I am a self-insured driver required to leave a deposit with the DMV. What happens if the cost of an accident exceeds that amount?

UPDATED: Jan 20, 2016

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UPDATED: Jan 20, 2016Fact Checked

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Asked January 20, 2016

1 Answer

Most states allow you to self-insure by depositing a specific amount with your Department of Motor Vehicles or your state's insurance department. If you have an accident, the deposit you have made can be used to pay for the damages, injuries, and related claims against you, but that is not how it is meant to work. Think of the money as a security deposit that will only be used if you do not pay the accident costs in a timely manner.

The money you deposit with the DMV is a type of surety bond, not your actual insurance coverage. The purpose of the deposit is to illustrate that you are prepared to pay for any claims filed against you. When such a claim is filed, you are actually expected to pay for the claim out of pocket, not subtract the amount from your bond deposit. For all intents, the deposit is simply a way of stating that you are financially able to pay for your own at-fault costs.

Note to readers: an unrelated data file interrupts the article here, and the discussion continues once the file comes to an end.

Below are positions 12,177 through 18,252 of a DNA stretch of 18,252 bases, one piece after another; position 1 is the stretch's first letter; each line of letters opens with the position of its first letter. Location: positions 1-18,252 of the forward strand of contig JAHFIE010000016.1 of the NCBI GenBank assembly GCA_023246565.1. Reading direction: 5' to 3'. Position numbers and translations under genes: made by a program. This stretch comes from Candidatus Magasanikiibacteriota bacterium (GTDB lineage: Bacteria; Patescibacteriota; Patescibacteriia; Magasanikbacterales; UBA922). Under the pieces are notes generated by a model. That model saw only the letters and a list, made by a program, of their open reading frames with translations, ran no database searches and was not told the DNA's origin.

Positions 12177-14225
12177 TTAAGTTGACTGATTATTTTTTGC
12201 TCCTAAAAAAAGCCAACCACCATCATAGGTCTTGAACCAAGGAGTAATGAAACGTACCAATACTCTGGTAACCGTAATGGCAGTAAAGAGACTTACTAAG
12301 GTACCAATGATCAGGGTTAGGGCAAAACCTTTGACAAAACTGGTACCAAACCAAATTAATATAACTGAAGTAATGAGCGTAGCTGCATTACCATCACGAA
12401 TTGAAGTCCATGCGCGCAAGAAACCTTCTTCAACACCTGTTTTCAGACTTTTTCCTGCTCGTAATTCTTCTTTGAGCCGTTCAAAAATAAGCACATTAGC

You should be aware of the fact that an actual insurance policy will offer you much better protection. For example, if you are at fault in an accident and the injured party sues, you will have to pay for the cost of litigation as well as any judgments against you. With an insurance policy, legal representation is included in your liability coverage. Self-insurance may be an option, but it is far from being the equivalent of an insurance policy.

If you are required to carry an SR-22 Certificate of Financial Responsibility, you may not be eligible for self insurance. If you are, the amount of your deposit will be much higher than the mandatory minimum. In some states, self insurance is only available to businesses, and may even be limited to companies with a minimum number of vehicles, usually 10 or more.

Answered January 26, 2016 by Anonymous

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